I do see this as *very* different than cultural identification. I cannot “admit my inner Greek” and thus become Greek — I may move to the islands and perhaps become immigrant Greek over time, but I cannot simply acknowledge my Greek desires and become Greek. In contrast, many of us suppress our sexuality until a time when we feel safe – or something rocks our world enough that we allow ourselves to acknowledge parts of ourselves we couldn’t before. This is a self-definition, not a cultural stamp. It is who we find ourselves to be within.

      How exactly are we going to define who is and who is not “gay enough”? If a female author married to a male doesn’t seem to qualify, does she have to put forth her previous relationships? (We just got a little silly around here – my husband suggested that you had to be card-carrying, and then I thought of testimonials from previous lovers: “Yes, it was REALLY good, so she counts…”) Or if a female author is married to a trans-now-man author, or is trans herself, does she have to out that too?

      Do we have such a plethora of loudly identified Lesbian Gay Bi Trans (probably not queer, ’cause anyone who would write these books would have to be queer) authors that we can afford this infighting?

      When will folks clue in to the fact that “Ally” allows people in any given current state to support lesbian and gay and bi and trans relationships/people, without having to stamp themselves into a little box that might or might not fit? That plenty of Allies are as queer as the folks with whom they are allied?

      In the end, it comes down to the kids, for me. Kids need more good books about those sexual, romantic, passionate, and loving feelings and experiences that transcend male-female dichotomies. Kids are starving for these books. When you have folks like Ellen writing them, and when those of us who are GLBTQ can attest to what those books have meant to us, shouldn’t we all be allying to get those books into the hands of more kids who might feel a little safer than we did?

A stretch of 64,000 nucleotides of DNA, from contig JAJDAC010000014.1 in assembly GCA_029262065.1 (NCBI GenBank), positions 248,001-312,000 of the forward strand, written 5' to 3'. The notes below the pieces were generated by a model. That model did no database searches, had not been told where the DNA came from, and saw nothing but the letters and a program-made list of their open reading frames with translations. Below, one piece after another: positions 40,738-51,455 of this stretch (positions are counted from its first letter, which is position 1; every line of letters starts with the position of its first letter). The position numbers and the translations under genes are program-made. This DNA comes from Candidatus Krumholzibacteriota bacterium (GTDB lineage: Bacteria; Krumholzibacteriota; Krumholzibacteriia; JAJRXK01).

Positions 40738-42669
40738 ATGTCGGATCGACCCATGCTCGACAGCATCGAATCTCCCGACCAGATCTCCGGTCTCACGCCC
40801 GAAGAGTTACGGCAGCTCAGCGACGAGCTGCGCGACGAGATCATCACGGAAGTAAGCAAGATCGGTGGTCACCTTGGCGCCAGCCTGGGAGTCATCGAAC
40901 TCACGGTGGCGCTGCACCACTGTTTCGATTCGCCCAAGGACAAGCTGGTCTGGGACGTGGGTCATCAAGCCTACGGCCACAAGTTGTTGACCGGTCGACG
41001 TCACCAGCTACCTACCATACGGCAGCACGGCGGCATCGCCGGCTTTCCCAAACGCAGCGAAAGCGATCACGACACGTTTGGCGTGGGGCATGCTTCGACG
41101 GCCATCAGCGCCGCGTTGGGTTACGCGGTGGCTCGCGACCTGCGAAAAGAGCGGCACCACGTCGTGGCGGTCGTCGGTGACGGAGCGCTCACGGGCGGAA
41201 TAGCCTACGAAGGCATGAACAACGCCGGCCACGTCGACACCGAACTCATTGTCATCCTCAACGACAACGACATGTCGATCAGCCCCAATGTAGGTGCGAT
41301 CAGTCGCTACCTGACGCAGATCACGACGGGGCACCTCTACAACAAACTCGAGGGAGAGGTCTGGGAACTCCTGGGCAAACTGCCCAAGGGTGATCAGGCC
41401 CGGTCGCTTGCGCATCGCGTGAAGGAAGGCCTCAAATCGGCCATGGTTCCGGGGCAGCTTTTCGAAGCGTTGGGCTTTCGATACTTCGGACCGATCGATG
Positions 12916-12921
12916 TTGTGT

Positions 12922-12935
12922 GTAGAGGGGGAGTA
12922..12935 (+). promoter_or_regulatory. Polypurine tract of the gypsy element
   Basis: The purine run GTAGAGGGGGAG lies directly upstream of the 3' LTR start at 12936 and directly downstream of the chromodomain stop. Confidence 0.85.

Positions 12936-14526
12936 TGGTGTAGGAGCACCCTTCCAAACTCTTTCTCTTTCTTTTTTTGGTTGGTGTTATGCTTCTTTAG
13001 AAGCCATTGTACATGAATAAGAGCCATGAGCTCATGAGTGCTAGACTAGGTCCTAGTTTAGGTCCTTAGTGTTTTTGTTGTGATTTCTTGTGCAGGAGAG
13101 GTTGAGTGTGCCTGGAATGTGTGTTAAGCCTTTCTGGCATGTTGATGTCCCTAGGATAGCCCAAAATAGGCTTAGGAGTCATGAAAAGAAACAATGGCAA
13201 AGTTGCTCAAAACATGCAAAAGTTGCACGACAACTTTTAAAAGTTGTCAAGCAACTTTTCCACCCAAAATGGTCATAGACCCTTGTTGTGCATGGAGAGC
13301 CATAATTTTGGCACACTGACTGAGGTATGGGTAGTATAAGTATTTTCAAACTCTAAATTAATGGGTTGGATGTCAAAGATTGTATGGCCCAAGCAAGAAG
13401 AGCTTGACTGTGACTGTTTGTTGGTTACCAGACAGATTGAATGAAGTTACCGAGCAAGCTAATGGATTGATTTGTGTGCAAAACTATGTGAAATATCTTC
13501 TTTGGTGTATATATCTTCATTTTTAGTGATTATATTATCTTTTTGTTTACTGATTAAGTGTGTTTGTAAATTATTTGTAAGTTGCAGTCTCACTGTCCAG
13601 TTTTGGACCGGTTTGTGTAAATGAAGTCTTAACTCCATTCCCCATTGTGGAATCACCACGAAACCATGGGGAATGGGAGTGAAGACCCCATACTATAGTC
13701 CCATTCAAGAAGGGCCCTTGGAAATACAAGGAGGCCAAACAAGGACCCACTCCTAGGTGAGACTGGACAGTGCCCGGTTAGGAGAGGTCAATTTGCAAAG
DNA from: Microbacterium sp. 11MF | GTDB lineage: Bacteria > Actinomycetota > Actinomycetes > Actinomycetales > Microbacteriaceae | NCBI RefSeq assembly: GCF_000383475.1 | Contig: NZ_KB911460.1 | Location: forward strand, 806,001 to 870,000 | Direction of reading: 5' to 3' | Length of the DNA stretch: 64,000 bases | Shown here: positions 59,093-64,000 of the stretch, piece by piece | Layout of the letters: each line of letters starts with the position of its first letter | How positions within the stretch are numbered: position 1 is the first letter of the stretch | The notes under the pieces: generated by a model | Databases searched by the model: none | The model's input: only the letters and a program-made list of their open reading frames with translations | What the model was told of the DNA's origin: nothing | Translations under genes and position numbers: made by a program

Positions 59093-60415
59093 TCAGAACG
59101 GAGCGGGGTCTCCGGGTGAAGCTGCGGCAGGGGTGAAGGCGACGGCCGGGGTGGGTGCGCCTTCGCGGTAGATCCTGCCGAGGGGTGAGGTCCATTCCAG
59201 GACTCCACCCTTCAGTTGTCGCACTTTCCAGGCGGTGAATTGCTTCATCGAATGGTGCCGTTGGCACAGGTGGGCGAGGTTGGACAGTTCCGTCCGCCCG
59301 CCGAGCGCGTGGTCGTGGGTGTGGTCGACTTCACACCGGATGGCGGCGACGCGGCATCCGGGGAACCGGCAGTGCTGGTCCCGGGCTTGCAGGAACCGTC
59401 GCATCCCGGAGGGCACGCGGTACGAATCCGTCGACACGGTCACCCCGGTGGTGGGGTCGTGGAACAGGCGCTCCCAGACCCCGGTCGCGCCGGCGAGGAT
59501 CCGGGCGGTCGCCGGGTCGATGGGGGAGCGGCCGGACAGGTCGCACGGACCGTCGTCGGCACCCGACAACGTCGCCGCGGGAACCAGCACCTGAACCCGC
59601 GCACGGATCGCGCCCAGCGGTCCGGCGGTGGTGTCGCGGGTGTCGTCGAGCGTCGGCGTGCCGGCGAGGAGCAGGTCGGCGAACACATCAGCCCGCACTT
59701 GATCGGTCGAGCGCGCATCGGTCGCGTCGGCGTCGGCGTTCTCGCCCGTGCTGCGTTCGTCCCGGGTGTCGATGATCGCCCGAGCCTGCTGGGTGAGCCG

The “you’re not gay enough” argument feels like a flashback 20 years… and not to one of our community’s wisest moments in time.

      Cheers, Maia

  11. Not to throw the cat among the pigeons, but let’s please consider WILL GRAYSON, WILL GRAYSON, which surely — surely! — will be a contender in the category this year. Is David Levithan eligible, but John Green not? How does anybody wrap their mind around that?

    1. While this discussion is interesting discourse it does raise so many questions. I agree with Nancy’s question and would add, what if a currently apparently non-eligible author later recognizes that he or she is in fact gay or lesbian? And apparently if an author refuses to self-identify then that author is ineligible? While the Lambda Literary Foundation certainly has the right to set its own rules, as a current and former (and hopefully future) member of several literary award committees I shudder at the thought of having to ferret out the sexual, racial, ethnic, cultural, dietary, etc. habits for the authors whose books I am enjoying.

  12. When I was working at a gay bookstore here in Washington, D.C., I was told that the Q in LGBTQ stood for “questioning” and was intended to include people who were not sure what their sexual identity was. Maybe Ms. Wittlinger suggests (I believe her suggestion was at least partially tongue-in-cheek) will prove to be true, that in the future we will all be bisexual.

    Lyle Blake Smythers

    1. Another cultural shift is the separation of love/relationships and procreation. The choice to parent for LGBT couples is just that, a choice. I think in many ways, this one thing feeding back from the LGBT into the straight community: that not only can you chose carefully whether or not to have children but where the children you parent will come from. A huge shift compared to 100 years ago when children “just happened”.

  13. As a self-identified gay teenager, avid reader and blogger, and someone who fell in love with one of Wittlinger’s most celebrated novels, Hard Love, I found the article in question to be great.